“Towering” of Grouse, Partridges, &c

Article metrics


MOST of your readers doubtless know what is meant by the towering of game-birds; but, for the sake of those who do not, I will begin by describing the facts. When a partridge, for instance, is hit while on the wing by a few pellets of shot—perhaps only by one or two—the flight may continue for a variable distance; but, if the bird is a “towerer,” a slight irregularity soon begins to show itself, after which the flight rapidly becomes more and more laboured, till eventually the bird ceases its onward motion altogether. The direction of the flight now changes from the horizontal to the perpendicular, and with a rapid fluttering sort of action the bird rises to a variable height, when all motion suddenly ceases, the animal falls like a stone, and the sportsman then knows that when he finds his partridge twill be lying dead on the exact spot where he “marked it down.”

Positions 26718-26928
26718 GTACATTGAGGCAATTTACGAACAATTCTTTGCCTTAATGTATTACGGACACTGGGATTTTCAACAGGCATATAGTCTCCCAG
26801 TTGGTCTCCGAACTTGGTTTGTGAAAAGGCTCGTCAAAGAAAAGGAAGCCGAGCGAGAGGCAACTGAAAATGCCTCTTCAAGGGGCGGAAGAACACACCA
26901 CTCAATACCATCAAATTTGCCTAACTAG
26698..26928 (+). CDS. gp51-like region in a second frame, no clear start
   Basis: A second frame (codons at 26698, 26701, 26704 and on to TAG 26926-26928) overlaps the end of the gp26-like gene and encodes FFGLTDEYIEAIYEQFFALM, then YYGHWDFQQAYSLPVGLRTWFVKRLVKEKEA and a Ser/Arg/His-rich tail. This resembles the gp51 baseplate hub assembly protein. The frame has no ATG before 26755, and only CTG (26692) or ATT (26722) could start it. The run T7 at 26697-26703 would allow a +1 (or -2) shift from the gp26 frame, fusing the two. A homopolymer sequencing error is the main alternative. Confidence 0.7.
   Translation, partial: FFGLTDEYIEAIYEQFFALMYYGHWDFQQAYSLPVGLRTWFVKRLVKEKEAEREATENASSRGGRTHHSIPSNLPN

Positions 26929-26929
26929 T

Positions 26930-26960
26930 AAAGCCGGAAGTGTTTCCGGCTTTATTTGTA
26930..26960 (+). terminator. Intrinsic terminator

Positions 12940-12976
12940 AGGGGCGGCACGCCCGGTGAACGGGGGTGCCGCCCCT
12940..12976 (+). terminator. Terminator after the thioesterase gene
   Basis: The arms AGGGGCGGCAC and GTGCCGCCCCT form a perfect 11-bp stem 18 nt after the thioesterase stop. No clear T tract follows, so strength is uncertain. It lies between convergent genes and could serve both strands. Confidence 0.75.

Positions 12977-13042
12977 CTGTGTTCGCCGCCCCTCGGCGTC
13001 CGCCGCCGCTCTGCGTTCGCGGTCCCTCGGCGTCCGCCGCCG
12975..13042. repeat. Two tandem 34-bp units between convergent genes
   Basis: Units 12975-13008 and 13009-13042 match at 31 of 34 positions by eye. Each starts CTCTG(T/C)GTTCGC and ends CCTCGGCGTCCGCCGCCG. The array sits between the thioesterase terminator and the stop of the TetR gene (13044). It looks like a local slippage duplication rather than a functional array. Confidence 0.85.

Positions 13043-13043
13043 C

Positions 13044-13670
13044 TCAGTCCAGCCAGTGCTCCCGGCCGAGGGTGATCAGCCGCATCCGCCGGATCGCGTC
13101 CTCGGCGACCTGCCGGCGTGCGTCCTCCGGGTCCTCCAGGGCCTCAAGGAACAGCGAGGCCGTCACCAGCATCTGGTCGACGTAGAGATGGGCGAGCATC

Access options

Rent or Buy article

Get time limited or full article access on ReadCube.


All prices are NET prices.

Rights and permissions

Reprints and Permissions

About this article

Cite this article

ROMANES, G. “Towering” of Grouse, Partridges, &c. Nature 15, 116–117 (1876) doi:10.1038/015116d0

Download citation


By submitting a comment you agree to abide by our Terms and Community Guidelines. If you find something abusive or that does not comply with our terms or guidelines please flag it as inappropriate.